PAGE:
Hassan Rouhani Net Worth: 5 Fast Facts You Need to Know

Hassan Rouhani

Getty Iranian President Hassan Rouhani

Iranian President Hassan Rouhani issued a sharp message to President Trump Sunday via Iran’s state media network. During a meeting with Iranian diplomats, Rouhani threatened the “mother of all wars” if the United States followed through on a plan to interfere with Iran’s oil exports. Rouhani said, “Mr Trump, don’t play with the lion’s tail, this would only lead to regret. America should know that peace with Iran is the mother of all peace, and war with Iran is the mother of all wars.”


The 69-year-old Rouhani is in his second term as president of Iran. He has been a prominent figure in Iranian politics for the majority of his life and has a net worth of approximately $500,000.

When he was first elected, Rouhani was viewed as a more moderate figure who vowed to expand personal freedoms, fight extremist views and be more open to the rest of the world. But Rouhani does not appear to have lived up to many of those promises. Government officials continue to arrest protesters angry over the struggling economy.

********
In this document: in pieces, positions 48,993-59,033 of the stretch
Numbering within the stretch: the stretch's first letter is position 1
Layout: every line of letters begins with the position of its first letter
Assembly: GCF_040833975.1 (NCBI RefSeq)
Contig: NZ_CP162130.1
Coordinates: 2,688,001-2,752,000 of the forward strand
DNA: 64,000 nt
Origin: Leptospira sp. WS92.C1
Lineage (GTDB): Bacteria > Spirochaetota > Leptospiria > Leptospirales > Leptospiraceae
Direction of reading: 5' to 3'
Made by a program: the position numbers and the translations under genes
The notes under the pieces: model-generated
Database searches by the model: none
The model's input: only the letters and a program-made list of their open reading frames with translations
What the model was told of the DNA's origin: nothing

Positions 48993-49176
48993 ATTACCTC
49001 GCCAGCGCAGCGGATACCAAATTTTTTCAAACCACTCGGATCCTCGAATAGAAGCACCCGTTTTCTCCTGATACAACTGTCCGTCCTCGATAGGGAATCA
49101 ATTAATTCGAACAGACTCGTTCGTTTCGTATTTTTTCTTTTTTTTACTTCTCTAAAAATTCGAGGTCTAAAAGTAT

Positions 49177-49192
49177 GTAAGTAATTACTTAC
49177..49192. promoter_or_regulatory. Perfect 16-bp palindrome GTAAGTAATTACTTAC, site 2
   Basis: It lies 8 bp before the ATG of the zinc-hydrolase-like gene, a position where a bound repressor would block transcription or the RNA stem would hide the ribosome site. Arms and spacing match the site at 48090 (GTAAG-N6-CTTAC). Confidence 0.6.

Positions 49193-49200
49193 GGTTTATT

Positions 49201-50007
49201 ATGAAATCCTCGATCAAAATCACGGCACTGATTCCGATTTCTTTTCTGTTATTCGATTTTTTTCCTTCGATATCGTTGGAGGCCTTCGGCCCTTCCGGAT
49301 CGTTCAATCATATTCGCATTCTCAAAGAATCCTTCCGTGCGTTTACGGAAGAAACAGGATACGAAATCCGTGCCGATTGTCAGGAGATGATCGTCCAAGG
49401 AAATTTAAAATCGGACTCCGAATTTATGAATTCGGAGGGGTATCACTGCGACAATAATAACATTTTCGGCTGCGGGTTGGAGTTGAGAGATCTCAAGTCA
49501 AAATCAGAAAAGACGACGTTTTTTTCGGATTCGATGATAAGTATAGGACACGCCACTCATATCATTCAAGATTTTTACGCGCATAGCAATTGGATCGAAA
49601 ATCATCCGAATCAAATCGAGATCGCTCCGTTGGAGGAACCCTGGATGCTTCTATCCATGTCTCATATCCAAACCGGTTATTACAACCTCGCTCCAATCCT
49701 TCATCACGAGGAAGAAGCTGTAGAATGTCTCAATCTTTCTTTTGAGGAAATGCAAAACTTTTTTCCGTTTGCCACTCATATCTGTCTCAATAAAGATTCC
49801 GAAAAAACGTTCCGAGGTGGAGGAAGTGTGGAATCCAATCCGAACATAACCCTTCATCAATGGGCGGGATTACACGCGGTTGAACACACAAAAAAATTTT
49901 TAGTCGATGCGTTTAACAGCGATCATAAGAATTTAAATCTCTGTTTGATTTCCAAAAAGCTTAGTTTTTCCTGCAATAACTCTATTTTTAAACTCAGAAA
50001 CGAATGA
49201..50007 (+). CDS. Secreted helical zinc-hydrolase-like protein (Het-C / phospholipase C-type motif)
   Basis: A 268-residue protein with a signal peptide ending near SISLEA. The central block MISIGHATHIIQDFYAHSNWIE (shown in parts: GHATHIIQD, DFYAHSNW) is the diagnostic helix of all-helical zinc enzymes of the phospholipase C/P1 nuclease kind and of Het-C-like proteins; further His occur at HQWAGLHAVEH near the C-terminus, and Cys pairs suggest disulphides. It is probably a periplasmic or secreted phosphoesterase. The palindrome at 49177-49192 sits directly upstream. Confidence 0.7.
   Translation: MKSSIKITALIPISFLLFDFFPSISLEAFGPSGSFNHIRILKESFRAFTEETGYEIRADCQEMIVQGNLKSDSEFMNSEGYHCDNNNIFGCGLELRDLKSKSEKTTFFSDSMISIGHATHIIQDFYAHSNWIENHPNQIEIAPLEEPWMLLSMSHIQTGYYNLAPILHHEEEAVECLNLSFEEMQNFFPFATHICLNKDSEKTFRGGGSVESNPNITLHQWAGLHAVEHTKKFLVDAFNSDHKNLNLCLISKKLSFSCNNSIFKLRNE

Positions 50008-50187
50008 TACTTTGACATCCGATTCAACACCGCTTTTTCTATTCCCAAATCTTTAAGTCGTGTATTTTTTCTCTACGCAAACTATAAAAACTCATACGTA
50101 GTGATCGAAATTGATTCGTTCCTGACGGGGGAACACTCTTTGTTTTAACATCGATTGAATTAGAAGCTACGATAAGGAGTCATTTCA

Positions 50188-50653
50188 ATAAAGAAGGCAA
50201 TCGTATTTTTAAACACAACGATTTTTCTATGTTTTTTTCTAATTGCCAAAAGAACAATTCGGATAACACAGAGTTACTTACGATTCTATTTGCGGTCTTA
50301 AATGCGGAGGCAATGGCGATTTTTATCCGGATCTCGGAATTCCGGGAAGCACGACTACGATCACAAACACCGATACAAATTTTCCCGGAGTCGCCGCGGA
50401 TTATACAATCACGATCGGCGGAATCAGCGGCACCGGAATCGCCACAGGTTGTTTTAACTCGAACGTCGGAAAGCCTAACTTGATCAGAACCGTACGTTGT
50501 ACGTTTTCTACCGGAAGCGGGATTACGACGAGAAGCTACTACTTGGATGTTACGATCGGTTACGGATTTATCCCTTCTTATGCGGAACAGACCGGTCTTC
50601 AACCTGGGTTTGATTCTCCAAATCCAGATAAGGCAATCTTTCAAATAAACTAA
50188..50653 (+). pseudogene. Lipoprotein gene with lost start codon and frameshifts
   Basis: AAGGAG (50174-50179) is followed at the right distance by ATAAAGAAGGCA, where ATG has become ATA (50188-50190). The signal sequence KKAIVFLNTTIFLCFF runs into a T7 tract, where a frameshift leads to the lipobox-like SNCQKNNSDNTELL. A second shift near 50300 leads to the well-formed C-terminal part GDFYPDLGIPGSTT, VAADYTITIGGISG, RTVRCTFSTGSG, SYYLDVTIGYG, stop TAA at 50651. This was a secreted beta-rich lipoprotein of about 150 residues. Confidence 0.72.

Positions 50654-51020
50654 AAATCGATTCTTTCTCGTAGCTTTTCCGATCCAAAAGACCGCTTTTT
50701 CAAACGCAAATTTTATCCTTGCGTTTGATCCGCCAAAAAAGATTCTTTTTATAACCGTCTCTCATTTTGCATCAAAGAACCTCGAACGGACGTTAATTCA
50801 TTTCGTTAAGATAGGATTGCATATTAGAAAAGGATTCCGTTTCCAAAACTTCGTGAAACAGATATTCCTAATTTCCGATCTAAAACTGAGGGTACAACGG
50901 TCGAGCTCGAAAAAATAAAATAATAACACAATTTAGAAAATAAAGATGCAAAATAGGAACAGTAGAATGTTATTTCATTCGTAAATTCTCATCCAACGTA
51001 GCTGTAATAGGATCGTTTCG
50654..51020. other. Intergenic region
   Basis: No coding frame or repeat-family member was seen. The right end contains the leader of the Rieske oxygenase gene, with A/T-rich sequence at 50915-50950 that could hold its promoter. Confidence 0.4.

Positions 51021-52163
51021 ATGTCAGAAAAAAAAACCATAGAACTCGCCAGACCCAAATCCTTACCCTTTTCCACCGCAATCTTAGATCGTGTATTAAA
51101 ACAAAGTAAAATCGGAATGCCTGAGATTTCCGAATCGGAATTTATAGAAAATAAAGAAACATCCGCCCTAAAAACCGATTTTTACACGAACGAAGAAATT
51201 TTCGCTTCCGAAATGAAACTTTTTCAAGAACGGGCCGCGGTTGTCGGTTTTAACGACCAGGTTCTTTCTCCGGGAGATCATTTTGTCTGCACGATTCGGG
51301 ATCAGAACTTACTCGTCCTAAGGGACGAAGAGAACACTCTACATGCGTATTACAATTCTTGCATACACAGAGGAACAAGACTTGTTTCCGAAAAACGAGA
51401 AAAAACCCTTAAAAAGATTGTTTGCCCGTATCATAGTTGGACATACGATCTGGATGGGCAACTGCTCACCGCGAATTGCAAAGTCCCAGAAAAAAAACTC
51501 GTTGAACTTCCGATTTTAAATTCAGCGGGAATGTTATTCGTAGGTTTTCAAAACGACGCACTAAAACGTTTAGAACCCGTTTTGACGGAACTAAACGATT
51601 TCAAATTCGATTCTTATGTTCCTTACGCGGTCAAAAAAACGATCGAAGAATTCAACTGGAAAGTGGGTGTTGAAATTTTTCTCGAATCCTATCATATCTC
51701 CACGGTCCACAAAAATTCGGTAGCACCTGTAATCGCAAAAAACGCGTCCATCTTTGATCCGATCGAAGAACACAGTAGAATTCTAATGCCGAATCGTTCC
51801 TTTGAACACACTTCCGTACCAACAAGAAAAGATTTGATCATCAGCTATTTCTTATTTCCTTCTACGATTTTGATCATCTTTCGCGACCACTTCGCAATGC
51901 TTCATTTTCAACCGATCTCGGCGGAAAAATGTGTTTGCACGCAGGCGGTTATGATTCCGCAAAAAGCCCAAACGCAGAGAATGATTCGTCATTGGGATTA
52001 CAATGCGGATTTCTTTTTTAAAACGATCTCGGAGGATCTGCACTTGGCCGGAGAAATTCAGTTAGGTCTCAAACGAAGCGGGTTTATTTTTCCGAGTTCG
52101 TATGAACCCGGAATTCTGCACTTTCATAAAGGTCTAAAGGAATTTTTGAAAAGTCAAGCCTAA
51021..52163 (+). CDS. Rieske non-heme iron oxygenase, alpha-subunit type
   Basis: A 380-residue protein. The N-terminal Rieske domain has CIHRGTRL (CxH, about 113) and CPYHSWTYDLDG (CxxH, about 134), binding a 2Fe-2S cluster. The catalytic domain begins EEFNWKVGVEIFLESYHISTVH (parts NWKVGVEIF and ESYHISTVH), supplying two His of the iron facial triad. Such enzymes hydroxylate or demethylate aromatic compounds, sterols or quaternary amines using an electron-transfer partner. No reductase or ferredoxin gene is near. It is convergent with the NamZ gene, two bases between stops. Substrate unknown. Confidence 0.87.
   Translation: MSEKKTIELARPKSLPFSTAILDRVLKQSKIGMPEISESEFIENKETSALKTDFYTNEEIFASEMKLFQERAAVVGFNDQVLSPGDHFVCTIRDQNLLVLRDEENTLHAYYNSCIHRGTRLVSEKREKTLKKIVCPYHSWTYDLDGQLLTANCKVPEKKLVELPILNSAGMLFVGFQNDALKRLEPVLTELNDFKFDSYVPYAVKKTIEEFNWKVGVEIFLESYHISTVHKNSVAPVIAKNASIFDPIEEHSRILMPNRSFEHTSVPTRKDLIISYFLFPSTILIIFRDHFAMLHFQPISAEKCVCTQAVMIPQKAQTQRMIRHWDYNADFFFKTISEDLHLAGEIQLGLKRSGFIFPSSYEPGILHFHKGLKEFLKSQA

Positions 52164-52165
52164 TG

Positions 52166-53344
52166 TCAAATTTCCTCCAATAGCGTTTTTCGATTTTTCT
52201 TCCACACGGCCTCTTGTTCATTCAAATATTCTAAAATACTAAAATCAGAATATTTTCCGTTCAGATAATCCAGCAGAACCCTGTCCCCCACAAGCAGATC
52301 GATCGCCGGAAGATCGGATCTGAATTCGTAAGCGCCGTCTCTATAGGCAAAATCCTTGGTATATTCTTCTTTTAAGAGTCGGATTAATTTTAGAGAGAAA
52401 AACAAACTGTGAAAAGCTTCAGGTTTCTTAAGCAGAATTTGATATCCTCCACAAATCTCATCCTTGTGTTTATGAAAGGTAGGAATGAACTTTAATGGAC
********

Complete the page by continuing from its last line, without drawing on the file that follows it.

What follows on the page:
Here’s what you need to know.

1. This Isn’t the First Time Rouhani Has Jabbed at President Trump

Trump addresses strategy on Iran nuclear deal (full speech)President Trump unveils the United States' new strategy on the Iran nuclear deal.2017-10-13T18:16:12.000Z
On the campaign trail, Donald Trump repeatedly vowed to end the Iran nuclear deal. In October 2017, he took the initial steps to do just that when he announced he would decertify the agreement and that additional sanctions would be imposed on the regime.

President Trump’s argument was that Iran had not abided by the rules of the nuclear deal. He accused them of failing to “meet our expectations in its operation of advanced centrifuges. The Iranian regime has also intimidated international inspectors into not using the full inspection authorities that the agreement calls for.”

In that address, President Trump also stated that Iran is a state sponsor of terror. “Iran is under the control of a fanatical regime that seized power in 1979 and forced a proud people to submit to its extremist rule. This radical regime has raided the wealth of one of the world’s oldest and most vibrant nations, and spread death, destruction, and chaos all around the globe.”
Iran's Hassan Rouhani says Trump speech was full of insults and liesVIDEO: REUTERS2017-10-13T22:08:14.000Z
Hassan Rouhani jabbed back at President Trump in a speech to his own people, by referring to Trump as a dictator. He also warned that Iran would not back down against any nation that threatens them. “Donald trump’s speech was full of falsehoods, unfair insults, lies and fake accusations against the great Iranian nation. The Iranian nation is not a nation that will bow to forceful talking and hateful speeches from a dictator.”

2. Rouhani Was Educated in the Western World but Was Close With an Anti-Western Supreme Leader

Hassan Rouhani